News Analysis |
Supporters of President Recep Tayyip Erdogan of Turkey, including his government security forces and several armed individuals, violently charged a group of protesters outside the Turkish ambassador’s residence in Washington on Tuesday night in what the police characterized as “a brutal attack.”
A demonstration outside the Turkish Embassy in northwest Washington led to nine people being injured, and two arrested pic.twitter.com/6SQTlQAUaa
— The Voice of America (@VOANews) May 17, 2017
The altercation occurred just hours after President Trump met with the Turkey’s leader Recep Tayyip Erdogan.
According to a New York Times story, the Metropolitan Police chief, Peter Newsham said that eleven people were injured, including a police officer, and nine were taken to a hospital.
The attack was condemned by the State Department and deemed as an action inimical to free speech. “We are communicating our concern to the Turkish government in the strongest possible terms,” said Heather Nauert, a State Department spokeswoman.
Veteran US politician, Senator John McCain berated Turkey for the act. “This is the United States of America. We do not do this here. There is no excuse for this kind of thuggish behavior,” he tweeted.
This is the United States of America. We do not do this here. There is no excuse for this kind of thuggish behavior. https://t.co/WsIln8gOX5
— John McCain (@SenJohnMcCain) May 17, 2017
Photos and videos being circulated on social media by witnesses showed ruckus and mayhem. Flying fists, feet and police batons — all was happening in the middle of rush hour traffic along stately Embassy Row. The video showed two men bleeding from the head and men in dark suits punching and kicking protesters, some lying on the ground. The Anadolu Agency, a state-owned Turkish news service, reported that members of the president’s security team were involved in the attack.
All this happened when Trump welcomed Erdogan to Washington and called him as a warrior against Islamic extremism. The White House deflected questions on the matter.
The Turkish embassy released a statement late Wednesday that refuted United States officials and video evidence and blamed the demonstrators, who, it said, had been “aggressively provoking Turkish-American citizens who had peacefully assembled to greet the president.” The president’s supporters and security forces were reacting in self-defense, the statement said.
This put the US in a predicament as it may have to start an investigation and potentially charge the embassy staff.
The fact that the crackdown was done on a peaceful protest against some of Erdogan’s domestic policies points towards the possible complicity of henchmen of the Turkish President.
Last year a similar incident took place outside the Brookings Institute where Erdogan was giving a speech. Brookings wrote on its website that his bodyguards had “behaved unacceptably — they roughed up protesters outside the building and tried to drag away ‘undesired’ journalists, an approach typical of the Russians or Chinese.”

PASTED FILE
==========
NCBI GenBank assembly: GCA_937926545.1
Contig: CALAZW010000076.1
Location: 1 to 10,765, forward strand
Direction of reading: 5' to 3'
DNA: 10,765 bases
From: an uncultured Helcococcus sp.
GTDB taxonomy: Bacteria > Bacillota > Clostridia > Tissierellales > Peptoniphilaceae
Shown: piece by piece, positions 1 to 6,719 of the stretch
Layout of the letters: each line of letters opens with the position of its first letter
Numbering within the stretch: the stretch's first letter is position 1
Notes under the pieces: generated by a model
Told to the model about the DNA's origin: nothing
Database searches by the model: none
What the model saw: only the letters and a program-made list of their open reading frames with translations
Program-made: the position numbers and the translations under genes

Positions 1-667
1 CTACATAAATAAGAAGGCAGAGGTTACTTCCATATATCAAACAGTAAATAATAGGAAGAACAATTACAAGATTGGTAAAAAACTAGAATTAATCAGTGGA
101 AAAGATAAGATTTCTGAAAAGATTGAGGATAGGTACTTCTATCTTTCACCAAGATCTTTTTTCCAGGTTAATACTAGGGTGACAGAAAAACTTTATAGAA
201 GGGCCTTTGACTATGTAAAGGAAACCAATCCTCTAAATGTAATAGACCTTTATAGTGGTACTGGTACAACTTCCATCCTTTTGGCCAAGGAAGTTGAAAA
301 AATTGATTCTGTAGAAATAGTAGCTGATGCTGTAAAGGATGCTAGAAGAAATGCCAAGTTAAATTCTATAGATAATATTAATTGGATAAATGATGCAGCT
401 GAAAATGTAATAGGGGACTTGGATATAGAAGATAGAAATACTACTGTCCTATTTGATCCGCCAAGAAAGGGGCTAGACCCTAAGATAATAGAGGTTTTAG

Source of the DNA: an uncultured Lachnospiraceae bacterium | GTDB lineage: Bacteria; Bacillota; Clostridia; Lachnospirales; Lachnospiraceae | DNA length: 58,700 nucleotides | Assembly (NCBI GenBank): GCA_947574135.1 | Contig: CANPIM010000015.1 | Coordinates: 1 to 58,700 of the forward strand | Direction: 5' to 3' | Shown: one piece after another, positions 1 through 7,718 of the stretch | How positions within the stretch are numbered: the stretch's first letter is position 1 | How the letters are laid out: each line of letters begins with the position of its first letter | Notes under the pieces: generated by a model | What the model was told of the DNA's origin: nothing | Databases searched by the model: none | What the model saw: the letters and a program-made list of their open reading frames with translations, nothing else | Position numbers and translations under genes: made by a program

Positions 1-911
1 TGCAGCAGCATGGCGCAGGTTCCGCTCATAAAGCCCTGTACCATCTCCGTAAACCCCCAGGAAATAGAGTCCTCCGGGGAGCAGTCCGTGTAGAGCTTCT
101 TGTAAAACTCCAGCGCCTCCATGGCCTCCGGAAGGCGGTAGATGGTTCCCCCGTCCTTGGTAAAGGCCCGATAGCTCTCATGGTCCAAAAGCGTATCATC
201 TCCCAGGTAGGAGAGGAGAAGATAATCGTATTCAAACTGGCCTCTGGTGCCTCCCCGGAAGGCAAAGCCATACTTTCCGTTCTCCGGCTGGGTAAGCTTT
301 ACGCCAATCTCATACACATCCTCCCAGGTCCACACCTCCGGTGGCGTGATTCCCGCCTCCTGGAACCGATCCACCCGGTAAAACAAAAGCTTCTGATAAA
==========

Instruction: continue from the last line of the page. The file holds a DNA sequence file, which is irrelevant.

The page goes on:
Erdogan’s continued fear of losing power
One must not forget that Erdogan has the tendency to use force and harsh measures against his opponents. Just a few weeks ago Erdoğan deepened his assault on civil society by blocking access to Wikipedia, purging almost 4,000 civil servants, and closing down 45 civil society groups and health clinics, The New York Times reported, bringing the total number of people who have been purged to about 140,000 and the number of groups that have been banned to 1,500.
It is evident that Erdogan, having been emboldened by his victory in last month referendum feels that he needs to assert his grip on power. His crackdowns are possibly done by his persistent paranoia of Fethullah Gulen, who Erdogan blamed for last year’s coup attempt. Since the July 2016 uprising, more than 110,000 people have been detained in a dissent crackdown in the country; of those, only about half have been arrested for specific charges, according to the CNN.
Last month, the Turkish interior ministry said it had arrested 1,009 members of the Gulen movement, an Islamist group that President Recep Tayyip Erdogan accuses of being behind the coup against him last July.
Last year as the world lauded the heroic resistance put up to avert a coup, Erdogan had kicked off a cleansing campaign to teach plotters a punitive lesson. A series of arrests and detentions ensued, and it was staggering that one-third of the military’s top brass was arrested: 103 Generals and Admirals in total. Besides, one day after the coup, 6,000 military personnel were in custody. A similar course was followed in the judiciary and the police. In a vindictive spree, some 9,000 police officers, 3,000 judges, and members of the interior and finance ministry were suspended.
A series of arrests and detentions ensued, and it was staggering that one-third of the military’s top brass was arrested: 103 Generals and Admirals in total.
Erdogan’s defenders were his people (supporters). He has to strengthen them if he has to secure himself and the state. The counter-coup, which is rather unbridled in scope and severity, can hugely dent the shield that Erdogan boasted about some time back.
The surge was of vindictiveness was out of fear, which continues till date. The virulent policies against opponents, both veritable and alleged may very well go on to strike the president back. It could all split asunder and then the survival of the incumbent could again hinge upon the military.